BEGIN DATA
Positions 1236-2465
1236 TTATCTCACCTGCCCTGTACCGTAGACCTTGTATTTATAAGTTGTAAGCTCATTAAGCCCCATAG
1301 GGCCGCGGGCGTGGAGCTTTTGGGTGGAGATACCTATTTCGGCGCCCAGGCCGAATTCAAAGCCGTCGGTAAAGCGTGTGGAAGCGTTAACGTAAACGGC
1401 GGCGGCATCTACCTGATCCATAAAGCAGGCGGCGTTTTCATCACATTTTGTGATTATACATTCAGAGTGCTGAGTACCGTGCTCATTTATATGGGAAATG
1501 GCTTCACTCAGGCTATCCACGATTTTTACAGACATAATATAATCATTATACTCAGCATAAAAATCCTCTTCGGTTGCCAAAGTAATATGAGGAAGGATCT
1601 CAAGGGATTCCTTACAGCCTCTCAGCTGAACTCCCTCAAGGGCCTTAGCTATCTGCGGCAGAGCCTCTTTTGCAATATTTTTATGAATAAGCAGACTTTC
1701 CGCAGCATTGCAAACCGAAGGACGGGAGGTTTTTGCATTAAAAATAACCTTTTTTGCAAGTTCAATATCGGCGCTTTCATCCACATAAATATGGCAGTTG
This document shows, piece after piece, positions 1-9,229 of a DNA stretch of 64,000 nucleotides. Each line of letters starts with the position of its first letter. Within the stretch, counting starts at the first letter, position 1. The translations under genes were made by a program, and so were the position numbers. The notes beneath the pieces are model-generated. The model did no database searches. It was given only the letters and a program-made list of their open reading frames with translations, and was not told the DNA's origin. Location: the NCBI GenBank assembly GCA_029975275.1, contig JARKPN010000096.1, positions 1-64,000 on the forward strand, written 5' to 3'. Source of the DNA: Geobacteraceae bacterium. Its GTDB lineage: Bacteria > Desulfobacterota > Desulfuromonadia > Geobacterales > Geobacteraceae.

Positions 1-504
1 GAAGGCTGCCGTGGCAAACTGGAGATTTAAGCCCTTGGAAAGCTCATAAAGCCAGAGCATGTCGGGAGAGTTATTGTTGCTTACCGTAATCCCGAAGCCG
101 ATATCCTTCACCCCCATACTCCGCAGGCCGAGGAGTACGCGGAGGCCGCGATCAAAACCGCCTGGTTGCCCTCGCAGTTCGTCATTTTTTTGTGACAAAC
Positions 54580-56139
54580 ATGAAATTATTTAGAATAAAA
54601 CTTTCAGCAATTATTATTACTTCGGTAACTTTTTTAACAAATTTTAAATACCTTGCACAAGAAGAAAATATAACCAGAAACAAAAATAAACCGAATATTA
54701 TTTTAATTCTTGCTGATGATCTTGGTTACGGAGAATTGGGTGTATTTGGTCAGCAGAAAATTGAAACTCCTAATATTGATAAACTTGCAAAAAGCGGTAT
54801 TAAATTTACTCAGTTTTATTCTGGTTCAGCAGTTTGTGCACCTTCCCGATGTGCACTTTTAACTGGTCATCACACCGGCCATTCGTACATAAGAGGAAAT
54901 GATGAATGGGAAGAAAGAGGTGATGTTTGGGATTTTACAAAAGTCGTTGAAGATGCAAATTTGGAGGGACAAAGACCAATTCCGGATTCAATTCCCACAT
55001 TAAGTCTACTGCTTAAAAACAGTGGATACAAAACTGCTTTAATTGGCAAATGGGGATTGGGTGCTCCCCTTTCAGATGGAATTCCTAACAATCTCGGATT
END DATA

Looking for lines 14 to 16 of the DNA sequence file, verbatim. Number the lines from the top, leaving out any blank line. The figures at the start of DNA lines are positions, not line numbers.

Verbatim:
54601 CTTTCAGCAATTATTATTACTTCGGTAACTTTTTTAACAAATTTTAAATACCTTGCACAAGAAGAAAATATAACCAGAAACAAAAATAAACCGAATATTA
54701 TTTTAATTCTTGCTGATGATCTTGGTTACGGAGAATTGGGTGTATTTGGTCAGCAGAAAATTGAAACTCCTAATATTGATAAACTTGCAAAAAGCGGTAT
54801 TAAATTTACTCAGTTTTATTCTGGTTCAGCAGTTTGTGCACCTTCCCGATGTGCACTTTTAACTGGTCATCACACCGGCCATTCGTACATAAGAGGAAAT